<> on April 3, 2012 in Plantation, Florida.

Don't get screwed by the latest auto financing trick


Right now, auto loan interest rates are at an all time low with the average for a new car around 3% and an average term of 69 months. Considering that 86% of new car buyers and 55% of used car buyers borrow money for car purchases according to Experian, it's no wonder auto loans make up the third largest area of consumer debt in the country behind home mortgages and student debt.

If you're in that vast majority of borrowers, an auto loan was probably a good idea considering the return you can get in a retirement or investment account now days. What you may not realize though, is how crazy the subprime auto loans have gotten. We've seen how stringent home loans became after the market crash that started in 2008, but where are auto loans? Since Americans are 1.2 trillion in debt for their cars, you'd think this would be a high priority for policy makers trying to ensure our country's financial stability.

After calling a few dealers, I was shocked to find out what type of loans are out there and usually offered to unsuspecting younger buyers or people with poor credit and a short job history. I called a few dealerships posing as a 21 year old bartender with 18 months on the job, a 550 credit score and a monthly net income of $2,000. I told dealers I was looking for a $10,00 car and was wondering if they would even consider me, and oh boy they would.

One "Buy here, pay here" dealer said it would be no problem at all and I could just pay them $210 every two weeks for three years on a $10,000 car.  If you don't have a calculator handy that's $420 a month for 36 months totaling a whooping $15,120 or 29% interest!


I called a larger dealership who was having a "3 day only sale" on used cars. When I gave them the same info, they said an 84 month loan term was an option and that with a 550 credit score I could expect interest rates to start at 10%. Let's be nice and say I get lucky and can finance a $10,000 car for 84 months at that very low 10% figure. Sure the payment would only be $166 per month but it ends up including $3,945 in interest alone!  Some car dealers even have a 96 month option now if you're looking to set interest payment world records.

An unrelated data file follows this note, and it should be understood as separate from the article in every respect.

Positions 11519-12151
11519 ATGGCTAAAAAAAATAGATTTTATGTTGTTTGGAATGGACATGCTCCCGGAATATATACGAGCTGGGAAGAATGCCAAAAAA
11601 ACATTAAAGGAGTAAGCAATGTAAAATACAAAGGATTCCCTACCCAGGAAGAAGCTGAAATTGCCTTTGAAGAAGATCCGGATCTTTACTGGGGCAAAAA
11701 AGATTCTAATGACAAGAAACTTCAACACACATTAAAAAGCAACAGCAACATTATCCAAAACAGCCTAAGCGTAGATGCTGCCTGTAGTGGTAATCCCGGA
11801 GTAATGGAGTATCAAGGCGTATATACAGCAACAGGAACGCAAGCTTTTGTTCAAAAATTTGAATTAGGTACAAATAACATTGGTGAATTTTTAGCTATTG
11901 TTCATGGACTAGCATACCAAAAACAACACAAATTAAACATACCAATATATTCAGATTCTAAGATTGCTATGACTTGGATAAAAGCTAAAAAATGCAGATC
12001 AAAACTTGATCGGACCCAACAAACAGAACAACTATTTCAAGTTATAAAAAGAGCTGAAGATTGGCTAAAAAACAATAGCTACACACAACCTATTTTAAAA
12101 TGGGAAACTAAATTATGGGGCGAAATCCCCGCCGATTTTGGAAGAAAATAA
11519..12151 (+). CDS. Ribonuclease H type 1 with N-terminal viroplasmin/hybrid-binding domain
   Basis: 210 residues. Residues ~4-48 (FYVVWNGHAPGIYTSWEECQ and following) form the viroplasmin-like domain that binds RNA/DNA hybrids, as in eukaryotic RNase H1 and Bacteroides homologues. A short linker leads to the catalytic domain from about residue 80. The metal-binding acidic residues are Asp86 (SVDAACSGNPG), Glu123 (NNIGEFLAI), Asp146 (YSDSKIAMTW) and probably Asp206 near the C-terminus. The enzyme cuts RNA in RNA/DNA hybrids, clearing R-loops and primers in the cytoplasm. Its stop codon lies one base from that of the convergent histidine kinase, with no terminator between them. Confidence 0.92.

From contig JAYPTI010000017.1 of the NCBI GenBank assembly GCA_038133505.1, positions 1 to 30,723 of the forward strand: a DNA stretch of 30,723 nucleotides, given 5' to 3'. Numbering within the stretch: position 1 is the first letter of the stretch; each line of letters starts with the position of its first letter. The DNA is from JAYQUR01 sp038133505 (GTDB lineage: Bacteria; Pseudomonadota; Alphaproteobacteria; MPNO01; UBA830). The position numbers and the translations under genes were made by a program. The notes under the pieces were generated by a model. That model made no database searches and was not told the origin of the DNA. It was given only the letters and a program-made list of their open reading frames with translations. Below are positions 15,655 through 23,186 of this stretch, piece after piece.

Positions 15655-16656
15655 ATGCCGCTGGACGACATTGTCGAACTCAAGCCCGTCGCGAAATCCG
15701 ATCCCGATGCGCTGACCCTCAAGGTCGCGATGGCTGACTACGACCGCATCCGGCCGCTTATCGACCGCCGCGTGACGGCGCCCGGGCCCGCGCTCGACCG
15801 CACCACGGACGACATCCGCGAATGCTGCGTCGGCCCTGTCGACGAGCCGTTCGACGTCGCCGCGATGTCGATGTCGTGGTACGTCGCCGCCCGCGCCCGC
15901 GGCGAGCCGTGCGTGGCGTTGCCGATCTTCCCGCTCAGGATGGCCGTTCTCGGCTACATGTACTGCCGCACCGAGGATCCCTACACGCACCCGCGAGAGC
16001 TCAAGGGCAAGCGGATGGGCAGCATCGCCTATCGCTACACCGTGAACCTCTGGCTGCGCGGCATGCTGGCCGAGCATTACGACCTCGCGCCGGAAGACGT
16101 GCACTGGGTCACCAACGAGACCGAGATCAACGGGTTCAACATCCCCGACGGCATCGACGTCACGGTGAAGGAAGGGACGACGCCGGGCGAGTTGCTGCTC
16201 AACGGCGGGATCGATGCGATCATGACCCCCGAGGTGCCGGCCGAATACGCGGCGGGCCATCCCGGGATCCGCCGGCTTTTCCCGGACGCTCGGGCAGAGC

When speaking to a car salesman while researching this article, he said he had just closed a deal on a $3,500 car. The interest rate for the 22 year old buyer with no credit was 35%.  He was given an 18 month loan with little down and $1,500 will go straight to interest. He mentioned when you have no credit and no co-signer that you are basically paying to build your credit and some just can't get around it.

To be fair, a financial crisis anywhere near what we saw 10 years ago is not going to happen on defaulting car loans, but considering about a quarter of all auto loans are subprime, some education is warranted at the very least. Some people have no other means of buying a car and in those situations, they have no choice. The real issue is that, these loans are often being sold as an alternative to a shorter term because the monthly payment is more attractive.

Dealerships love to ask, "What monthly payment do you want?"  That's never a good way to determine how much you can spend, especially in a world of seemingly never ending auto loan terms. It's usually better to have a slightly higher payment and shorter term. That way you still have equity in the car when it's paid off and you can avoid paying a ridiculous amount of interest.  Good luck out there, you're going to need it.


Related: How to Not Get Screwed When Buying a Used Car